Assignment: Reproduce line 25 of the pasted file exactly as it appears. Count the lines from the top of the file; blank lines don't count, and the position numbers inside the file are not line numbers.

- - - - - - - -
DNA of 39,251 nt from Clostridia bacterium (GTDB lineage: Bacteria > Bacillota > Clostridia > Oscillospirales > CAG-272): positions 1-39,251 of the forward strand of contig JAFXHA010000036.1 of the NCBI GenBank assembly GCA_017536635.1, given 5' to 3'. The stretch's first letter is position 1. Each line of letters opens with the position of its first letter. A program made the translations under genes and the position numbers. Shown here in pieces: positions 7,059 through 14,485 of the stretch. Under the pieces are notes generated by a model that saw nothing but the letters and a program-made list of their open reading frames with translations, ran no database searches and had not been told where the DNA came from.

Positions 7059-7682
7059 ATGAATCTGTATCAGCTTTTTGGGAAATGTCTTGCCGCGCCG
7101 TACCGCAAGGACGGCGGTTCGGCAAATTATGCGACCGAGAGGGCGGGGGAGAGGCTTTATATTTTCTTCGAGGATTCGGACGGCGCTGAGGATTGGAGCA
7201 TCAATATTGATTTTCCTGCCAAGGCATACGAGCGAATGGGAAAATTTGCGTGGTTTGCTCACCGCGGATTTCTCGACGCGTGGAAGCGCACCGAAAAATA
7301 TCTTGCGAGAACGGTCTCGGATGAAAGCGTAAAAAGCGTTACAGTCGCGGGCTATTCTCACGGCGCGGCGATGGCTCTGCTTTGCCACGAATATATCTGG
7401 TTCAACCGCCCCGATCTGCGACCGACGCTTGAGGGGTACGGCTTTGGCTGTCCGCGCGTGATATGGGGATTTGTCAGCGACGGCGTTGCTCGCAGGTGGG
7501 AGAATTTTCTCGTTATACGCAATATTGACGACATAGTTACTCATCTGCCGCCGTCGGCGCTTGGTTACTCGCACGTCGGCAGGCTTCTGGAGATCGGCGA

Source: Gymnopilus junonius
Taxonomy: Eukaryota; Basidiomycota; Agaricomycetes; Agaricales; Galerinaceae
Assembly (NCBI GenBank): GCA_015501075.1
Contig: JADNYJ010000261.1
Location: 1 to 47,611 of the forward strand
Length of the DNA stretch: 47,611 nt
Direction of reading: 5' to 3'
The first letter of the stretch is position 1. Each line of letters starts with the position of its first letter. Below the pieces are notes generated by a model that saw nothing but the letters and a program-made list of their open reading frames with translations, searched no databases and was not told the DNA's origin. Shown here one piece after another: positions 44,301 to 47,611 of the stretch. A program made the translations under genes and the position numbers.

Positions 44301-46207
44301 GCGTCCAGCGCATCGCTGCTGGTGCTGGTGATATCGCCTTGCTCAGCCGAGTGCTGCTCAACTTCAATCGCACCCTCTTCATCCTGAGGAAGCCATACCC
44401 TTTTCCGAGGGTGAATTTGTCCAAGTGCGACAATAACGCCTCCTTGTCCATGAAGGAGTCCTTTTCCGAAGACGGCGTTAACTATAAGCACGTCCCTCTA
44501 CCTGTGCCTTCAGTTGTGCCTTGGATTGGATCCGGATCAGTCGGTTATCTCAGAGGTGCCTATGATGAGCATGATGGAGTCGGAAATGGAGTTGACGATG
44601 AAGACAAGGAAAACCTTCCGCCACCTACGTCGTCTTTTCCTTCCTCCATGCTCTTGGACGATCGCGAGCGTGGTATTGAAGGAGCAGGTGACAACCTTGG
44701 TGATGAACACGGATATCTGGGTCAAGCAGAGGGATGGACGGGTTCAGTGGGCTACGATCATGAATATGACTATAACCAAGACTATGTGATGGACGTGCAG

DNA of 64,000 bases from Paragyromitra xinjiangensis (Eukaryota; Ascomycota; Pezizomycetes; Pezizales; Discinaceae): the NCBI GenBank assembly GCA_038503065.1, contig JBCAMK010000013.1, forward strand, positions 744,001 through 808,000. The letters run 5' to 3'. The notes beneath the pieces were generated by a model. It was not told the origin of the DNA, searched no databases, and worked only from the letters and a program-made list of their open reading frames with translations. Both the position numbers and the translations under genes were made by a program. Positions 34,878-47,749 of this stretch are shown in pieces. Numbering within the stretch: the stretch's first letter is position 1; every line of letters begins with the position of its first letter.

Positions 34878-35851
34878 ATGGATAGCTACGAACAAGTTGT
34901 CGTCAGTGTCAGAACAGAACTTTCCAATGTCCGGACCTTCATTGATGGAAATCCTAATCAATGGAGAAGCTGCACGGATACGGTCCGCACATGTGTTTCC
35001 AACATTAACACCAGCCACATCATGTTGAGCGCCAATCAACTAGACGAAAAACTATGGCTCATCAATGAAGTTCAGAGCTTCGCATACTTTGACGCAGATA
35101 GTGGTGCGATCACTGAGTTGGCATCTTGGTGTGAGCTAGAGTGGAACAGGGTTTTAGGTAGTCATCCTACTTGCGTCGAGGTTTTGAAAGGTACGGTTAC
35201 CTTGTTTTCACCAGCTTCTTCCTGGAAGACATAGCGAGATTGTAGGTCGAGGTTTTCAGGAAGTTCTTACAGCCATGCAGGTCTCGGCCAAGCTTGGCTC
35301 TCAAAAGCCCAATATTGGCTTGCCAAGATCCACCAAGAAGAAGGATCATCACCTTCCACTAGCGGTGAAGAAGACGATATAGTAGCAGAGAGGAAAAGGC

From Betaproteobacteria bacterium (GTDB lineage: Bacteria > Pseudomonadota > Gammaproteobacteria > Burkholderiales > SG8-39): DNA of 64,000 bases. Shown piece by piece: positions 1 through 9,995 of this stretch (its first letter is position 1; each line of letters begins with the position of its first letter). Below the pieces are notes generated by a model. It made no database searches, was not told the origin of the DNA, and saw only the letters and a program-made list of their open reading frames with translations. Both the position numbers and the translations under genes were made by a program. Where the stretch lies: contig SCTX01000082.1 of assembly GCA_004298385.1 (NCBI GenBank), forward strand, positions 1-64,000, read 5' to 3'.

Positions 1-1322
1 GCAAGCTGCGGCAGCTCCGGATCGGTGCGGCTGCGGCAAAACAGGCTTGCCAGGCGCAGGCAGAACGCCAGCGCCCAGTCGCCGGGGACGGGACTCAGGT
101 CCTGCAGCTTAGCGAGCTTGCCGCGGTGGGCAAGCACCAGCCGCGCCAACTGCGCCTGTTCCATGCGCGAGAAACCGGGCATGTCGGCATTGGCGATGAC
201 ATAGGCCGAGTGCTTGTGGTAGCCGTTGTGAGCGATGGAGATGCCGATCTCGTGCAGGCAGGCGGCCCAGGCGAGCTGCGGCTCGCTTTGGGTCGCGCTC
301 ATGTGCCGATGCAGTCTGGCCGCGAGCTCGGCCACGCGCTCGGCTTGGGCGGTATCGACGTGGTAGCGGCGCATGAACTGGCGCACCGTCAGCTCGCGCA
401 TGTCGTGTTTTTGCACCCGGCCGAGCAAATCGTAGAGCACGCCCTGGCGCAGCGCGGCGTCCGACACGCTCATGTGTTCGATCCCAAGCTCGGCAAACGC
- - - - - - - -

34878 ATGGATAGCTACGAACAAGTTGT